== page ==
Woodruff: America’s Growing Disillusion with Washington


If there was ever a time Americans would be justified in throwing their shoe — or something a lot heavier — at the TV set, radio or whatever device brings them the latest news from Washington (or the stock market, for that matter), now would be that moment.

After the debt ceiling debacle, the tug-of-war over Standard & Poor’s downgrade of the United States’ credit rating, and the wild gyrations that have followed with stocks, most in a downward direction, it’s no wonder only 24 percent of voters polled this week say most members of Congress deserve re-election, the lowest percentage since Gallup began asking the question in 1991.

President Obama does better: 47 percent in the same poll say he deserves re-election, but that’s in part because Republicans haven’t settled on their nominee yet. There’s plenty of criticism to be leveled at Wall Street for its role in causing the massive 2008 financial collapse that triggered the Great Recession the country is still trying to recover from. And there’s abundant evidence not everyone in the financial world has learned a lesson.

But lately, Washington has moved up to a close second in the line-up of culprits. Like children watching their parents fight, it’s painful to watch the institutions that are supposed to lead the country locked in a constant state of warfare, especially when ordinary people are hurting. When Congress went home for its August recess last week, points of agreement between Democrats and Republicans were almost non-existent. As I’ve blogged previously, the level of distrust has reached levels I haven’t seen in my three decades in Washington.

Yes, the two sides finally agreed to a two-step deficit reduction deal, but only after a bloody brawl — and the amount saved is a fraction of what the debt is scheduled to total in ten years. Hence the calls for the congressional “super committee” to double the $ 1.5 trillion in savings they’ve been charged to find. Other legislative proposals remain unresolved: one to enhance trade with South Korea, Colombia and Panama, helping many U.S. businesses, has languished for months, but is supposedly on a fast track for compromise when members of Congress return in September, according to what leaders announced before they split town.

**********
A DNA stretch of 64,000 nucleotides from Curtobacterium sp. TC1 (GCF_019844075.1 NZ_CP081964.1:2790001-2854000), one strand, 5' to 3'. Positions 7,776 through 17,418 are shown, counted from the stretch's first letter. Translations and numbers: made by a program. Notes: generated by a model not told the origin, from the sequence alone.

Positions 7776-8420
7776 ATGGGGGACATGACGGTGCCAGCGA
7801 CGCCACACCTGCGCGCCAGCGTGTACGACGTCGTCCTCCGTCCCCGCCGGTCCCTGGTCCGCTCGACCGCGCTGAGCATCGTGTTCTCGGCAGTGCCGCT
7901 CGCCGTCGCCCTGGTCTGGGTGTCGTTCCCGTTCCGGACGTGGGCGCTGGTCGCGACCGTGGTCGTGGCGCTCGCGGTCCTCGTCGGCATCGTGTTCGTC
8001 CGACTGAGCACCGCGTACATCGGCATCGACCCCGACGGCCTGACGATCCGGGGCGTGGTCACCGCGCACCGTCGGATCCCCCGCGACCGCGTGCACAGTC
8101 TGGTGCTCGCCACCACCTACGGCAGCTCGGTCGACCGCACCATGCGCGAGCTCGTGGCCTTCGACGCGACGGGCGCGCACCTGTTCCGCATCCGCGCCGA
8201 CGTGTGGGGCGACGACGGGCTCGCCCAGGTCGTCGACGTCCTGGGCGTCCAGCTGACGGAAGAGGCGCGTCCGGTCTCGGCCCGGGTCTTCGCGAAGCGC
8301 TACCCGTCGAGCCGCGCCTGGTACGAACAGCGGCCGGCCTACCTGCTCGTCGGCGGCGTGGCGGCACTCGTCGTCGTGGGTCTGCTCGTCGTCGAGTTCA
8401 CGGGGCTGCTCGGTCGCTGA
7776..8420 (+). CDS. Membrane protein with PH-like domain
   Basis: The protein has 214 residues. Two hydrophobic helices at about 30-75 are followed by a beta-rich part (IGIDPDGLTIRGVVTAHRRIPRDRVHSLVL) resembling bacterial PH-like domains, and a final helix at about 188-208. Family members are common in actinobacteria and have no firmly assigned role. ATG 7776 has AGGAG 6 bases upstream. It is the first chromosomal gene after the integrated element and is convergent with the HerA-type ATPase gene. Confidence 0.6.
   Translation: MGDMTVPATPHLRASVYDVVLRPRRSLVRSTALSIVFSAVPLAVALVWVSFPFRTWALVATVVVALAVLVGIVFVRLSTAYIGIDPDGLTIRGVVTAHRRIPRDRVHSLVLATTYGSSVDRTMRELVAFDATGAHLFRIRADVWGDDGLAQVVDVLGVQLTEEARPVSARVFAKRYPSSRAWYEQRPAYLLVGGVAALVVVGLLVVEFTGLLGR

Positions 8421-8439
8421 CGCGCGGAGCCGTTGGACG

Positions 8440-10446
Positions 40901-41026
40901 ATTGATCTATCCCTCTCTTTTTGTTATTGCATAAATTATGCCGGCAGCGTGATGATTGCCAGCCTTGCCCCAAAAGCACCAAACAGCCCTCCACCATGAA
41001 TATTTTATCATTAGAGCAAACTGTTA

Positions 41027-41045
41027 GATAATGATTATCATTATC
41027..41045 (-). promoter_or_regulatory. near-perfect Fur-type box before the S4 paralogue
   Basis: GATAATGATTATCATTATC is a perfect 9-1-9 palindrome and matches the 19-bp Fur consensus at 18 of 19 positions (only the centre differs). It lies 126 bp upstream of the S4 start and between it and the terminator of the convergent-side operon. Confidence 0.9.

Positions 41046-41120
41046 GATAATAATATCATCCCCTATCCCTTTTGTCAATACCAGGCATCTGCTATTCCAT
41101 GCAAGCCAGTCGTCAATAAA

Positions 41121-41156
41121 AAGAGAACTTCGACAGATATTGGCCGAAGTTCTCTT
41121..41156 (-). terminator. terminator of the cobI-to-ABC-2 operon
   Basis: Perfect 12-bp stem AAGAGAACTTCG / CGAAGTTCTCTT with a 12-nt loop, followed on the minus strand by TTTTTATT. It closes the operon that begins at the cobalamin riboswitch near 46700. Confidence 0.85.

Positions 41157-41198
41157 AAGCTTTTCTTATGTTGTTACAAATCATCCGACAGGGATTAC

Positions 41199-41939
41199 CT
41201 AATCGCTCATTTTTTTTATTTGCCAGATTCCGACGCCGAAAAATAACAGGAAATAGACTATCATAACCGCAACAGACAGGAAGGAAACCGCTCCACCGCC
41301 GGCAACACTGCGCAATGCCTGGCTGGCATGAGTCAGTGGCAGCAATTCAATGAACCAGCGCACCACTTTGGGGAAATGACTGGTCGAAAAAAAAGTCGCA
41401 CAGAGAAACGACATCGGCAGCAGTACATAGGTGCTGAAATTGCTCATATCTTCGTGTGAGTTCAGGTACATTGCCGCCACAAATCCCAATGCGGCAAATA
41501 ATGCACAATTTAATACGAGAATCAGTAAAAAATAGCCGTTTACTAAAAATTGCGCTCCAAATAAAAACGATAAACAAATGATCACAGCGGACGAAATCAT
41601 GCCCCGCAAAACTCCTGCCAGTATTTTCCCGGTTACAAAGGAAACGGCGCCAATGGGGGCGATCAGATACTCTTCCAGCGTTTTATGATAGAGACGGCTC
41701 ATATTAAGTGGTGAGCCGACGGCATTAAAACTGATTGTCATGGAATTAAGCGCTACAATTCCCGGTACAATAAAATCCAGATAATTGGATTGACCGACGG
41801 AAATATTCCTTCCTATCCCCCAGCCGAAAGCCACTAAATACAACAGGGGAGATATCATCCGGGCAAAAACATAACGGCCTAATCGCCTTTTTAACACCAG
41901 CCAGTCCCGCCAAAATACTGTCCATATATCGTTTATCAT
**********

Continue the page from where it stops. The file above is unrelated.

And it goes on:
That is the exception. A dispute over funding the Federal Aviation Administration has been only temporarily settled, and not soon enough to save the government millions in lost air travel taxes. Republicans in the Senate are withholding support for 20 Obama nominees to federal district and appellate court positions, with many more in the pipeline, exacerbating what the American Bar Association calls “a judicial crisis.”

With unemployment consistently over 9 percent for the past two years, it’s worth noting that this Congress has not addressed legislation focused on enhancing the climate for job creation, such as tax breaks for companies that add workers, an expanded manufacturing tax credit, or immigration reform for skilled workers to prompt innovation and new technology.

President Obama will hit the road in the Midwest next week, talking up the need to make hiring more attractive, and proposals like an “infrastructure bank” aimed at fixing the nation’s crumbling roads and bridges. But nothing will become law until after Congress returns from its break, and after the two warring sides can work through their distrust and disagreements.

Given this, is it any surprise that Americans are angry, disillusioned or just plain upset with the leaders they elected to office?

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